Tuesday, October 16, 2012

Best Coffee Maker On Grid or Off?

As appliances in our home have "bit the dust" (that's southern talk for died... kicked the bucket... no longer working), I've looked for alternative replacements that are truly "simple machines", needing little in terms of fossil fuels. So when the expensive drip maker started giving us trouble many months ago, I pulled out a French Press I had stored away and used that for my morning brew.

My husband, not so eager to let go of his electronic gadget (he adores technology), continued to use the drip maker by pouring water in the basket over the grounds every time he wanted a cup. Since this contraption had a spring release in the bottom of the basket in order to stop the dripping when you pulled out the carafe, the process took some time. Let's just say... it wasn't very efficient. And it never seemed clean to me. And it took up a lot of space on the counter. And it was ugly. And... 

Okay... I confess I didn't like it.

For the most part, I was okay with the French Press. It made a decent cup of coffee, but it always seemed slightly bitter. Not my favorite flavoring, but REALLY not my husband's favorite! We needed something we both liked. Something efficient, clean, and non-electric.

Enter the Chemex.

Now I know you've probably seen one of these. I even remember my dad using one when I was a kid (he'd make coffee with anything, IN anything!). They've been around a long time; 1941 to be exact. And it is totally S.I.M.P.L.E. Even more simple than the French Press.

But that's not the only reason I like it so much. The coffee isn't bitter at all! With the French Press, the grounds sit in the water and continue to do so (which is why I think it takes on a bitter taste). However, with the Chemex, the water passes over the grounds, just like in a drip maker, but instead of using an electric pump to get the water over the grounds, it uses gentle muscle action combined with gravity.

That's right... you lift your arm and pour the water over the grounds and gravity pulls the water through the filter into the bottom of the carafe. It takes just a minute and it's basically a no fail method as long as you have a heat source for a water kettle.

Here's a little brewing tip from Chemex... pour just enough hot water over the grounds to wet them through and allow them to "bloom". When the little bit of water you poured over them has drained out, you know to go ahead and pour the rest of the water over the bloomed grounds.

The little "belly button" on the side is an indicator of 
how many cups of water are at that mark 
(ie: for a 6 cup pot, the belly button denotes 3 cups). 

One of the biggest drawbacks for me with the French Press was the fact that I had no way to keep the coffee hot once the water was poured over the grounds. With the Chemex, you have two alternatives that seems to work... a simmer plate on a gas stove or a stainless steel wire grid for an electric stove. The manufacturer does not recommend placing the Chemex directly on an electric stove, nor over an open flame, but with a simmer plate or wire grid, it works great! Just be sure there's some coffee in it!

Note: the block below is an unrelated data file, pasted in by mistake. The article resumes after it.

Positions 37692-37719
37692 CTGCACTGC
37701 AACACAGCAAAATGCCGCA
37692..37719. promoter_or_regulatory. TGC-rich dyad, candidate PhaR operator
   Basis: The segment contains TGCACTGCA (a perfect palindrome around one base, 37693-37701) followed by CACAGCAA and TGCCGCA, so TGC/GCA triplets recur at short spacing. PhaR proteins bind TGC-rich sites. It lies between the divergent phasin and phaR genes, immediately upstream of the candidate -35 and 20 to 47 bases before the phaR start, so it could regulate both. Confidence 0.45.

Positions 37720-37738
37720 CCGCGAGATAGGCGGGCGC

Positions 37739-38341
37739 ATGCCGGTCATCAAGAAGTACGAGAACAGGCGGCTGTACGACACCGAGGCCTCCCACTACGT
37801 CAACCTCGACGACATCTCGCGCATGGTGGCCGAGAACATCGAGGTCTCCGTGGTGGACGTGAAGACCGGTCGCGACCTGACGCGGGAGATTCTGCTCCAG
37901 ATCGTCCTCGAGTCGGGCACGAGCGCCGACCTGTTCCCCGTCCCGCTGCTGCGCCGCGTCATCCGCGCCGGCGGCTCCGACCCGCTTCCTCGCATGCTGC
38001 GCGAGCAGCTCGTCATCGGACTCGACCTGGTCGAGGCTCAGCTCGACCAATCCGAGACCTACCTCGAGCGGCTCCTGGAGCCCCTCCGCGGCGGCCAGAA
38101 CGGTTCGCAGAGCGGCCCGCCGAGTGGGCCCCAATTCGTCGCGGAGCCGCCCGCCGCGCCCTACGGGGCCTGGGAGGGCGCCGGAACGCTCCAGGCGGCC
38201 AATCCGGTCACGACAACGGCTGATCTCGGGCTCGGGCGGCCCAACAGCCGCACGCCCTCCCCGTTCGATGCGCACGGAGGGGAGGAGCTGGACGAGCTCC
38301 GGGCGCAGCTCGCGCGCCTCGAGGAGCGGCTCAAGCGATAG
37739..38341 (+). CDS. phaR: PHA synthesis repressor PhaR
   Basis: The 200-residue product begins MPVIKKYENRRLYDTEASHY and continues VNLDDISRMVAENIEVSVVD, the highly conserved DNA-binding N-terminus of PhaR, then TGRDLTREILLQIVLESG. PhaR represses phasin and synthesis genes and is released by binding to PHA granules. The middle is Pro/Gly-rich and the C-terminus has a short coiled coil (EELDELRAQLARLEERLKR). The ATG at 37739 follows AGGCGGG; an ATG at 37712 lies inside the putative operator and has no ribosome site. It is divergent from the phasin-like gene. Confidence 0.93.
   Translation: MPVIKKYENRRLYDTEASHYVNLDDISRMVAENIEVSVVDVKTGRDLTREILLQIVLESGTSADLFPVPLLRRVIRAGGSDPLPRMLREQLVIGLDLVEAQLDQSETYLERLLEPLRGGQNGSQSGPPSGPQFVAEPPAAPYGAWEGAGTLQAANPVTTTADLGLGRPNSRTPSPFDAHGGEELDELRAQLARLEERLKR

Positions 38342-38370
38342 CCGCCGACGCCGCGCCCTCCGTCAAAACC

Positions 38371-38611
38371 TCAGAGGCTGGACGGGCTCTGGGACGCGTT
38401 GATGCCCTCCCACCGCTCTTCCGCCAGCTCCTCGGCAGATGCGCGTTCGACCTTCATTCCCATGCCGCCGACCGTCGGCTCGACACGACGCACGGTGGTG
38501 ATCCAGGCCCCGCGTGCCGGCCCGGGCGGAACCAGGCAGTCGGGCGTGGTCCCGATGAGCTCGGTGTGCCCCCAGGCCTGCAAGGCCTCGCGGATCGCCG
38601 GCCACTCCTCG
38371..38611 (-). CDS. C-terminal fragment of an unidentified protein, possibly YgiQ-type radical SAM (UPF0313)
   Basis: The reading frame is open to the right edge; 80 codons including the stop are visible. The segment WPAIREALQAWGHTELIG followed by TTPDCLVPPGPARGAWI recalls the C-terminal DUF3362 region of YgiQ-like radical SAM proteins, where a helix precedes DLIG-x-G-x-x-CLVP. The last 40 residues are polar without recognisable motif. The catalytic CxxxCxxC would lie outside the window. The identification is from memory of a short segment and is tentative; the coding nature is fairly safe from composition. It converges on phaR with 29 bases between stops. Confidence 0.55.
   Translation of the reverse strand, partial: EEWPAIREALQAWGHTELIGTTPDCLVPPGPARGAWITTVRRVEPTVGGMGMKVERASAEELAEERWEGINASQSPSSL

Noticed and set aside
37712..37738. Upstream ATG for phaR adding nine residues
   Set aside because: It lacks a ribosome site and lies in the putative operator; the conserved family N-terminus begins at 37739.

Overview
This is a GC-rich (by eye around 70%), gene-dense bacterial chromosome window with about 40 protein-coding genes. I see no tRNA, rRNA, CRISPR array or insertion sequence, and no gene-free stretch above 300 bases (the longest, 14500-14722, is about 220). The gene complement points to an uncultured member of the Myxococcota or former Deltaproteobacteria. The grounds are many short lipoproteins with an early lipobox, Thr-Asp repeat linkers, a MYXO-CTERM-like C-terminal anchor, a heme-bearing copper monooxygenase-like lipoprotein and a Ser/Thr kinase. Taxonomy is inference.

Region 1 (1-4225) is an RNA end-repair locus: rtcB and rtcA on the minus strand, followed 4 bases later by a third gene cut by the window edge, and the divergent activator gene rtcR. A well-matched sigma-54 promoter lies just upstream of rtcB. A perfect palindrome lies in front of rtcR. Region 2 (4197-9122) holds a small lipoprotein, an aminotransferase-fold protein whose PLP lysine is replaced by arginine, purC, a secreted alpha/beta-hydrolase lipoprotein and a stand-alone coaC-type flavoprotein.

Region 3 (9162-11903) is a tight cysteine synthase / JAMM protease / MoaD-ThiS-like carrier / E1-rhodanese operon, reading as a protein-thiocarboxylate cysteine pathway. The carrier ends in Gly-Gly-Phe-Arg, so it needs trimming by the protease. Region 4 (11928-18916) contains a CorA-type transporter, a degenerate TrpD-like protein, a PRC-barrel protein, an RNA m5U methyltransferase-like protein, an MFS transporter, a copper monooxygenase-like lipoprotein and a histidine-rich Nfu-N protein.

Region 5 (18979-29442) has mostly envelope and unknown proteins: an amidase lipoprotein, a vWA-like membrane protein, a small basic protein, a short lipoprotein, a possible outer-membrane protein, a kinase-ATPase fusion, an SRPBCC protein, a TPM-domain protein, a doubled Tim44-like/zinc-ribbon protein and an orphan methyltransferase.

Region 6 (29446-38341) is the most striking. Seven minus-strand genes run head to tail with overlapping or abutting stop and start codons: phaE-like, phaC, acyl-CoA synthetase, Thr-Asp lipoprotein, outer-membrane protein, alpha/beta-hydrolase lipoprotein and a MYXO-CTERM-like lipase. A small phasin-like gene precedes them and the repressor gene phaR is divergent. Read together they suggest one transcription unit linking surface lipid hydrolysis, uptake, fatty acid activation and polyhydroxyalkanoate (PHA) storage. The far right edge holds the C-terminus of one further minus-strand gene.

We'd had our pot almost a month when someone left only a couple of tablespoons of coffee in the carafe on the simmer plate. I came in MUCH later, only to find dried up crusty coffee all over the bottom. Seriously, I thought it was totally ruined. I allowed the pot to cool completely and then I rinsed the inside with water... almost every single bit of it washed right out! The remaining bit came out with some soap and a bottle brush. Whew! A piece of cake (although I do NOT recommend this!).

The bottom of the Chemex resembles a glass beaker, like you'd find in a laboratory, while the top also hails from the chemist's lab: a glass funnel. Combined into one continuous piece, the Chemex has very little to clean.

My hand can't fit down inside, but by using another simple tool, the bottle brush, I can easily and quickly make a pass through the inside with a bit of soap and water... and clean up is complete! However, I do prefer to remove the wood collar most of the time so as to prolong the finish. I thought this would be hard to take off and on, but it's been much easier and quicker than I anticipated. In the end, I have a spotlessly clean coffee maker every single time.

Finally, there is the cost issue. Many electric coffee pots range from $50 - 150. And unfortunately, their lifetime is only about 2 - 3 years... at least in our home. The cost of electricity is also added to raise the bottom line of these devices.

With the Chemex, you can expect to pay $35 to less than $50, unless you select a handblown model (mine is a Classic 6 cup pot). And, you only have to heat the water once (again, this is unless you use the simmer plate to keep it warm, but it's always an option to just enjoy your coffee immediately after brewing). Certainly the glass could break, but the replacement cost is so much less than an electric pot! And with almost every drip maker, there's a glass carafe anyway. Have you ever tried to replace that? A new one is at least half the price of a Chemex.

In the spirit of full disclosure, you should know Chemex sent me their product to try at my request. Without a doubt, I'm sold! I can not reasonably see why I will ever go back to an electric drip maker when I can have the same thing, only better, for less money and save some extra bucks in electricity costs. With all the electric coffee pots I've purchased over the years, I just scratch my head and wander why I didn't figure this out sooner?


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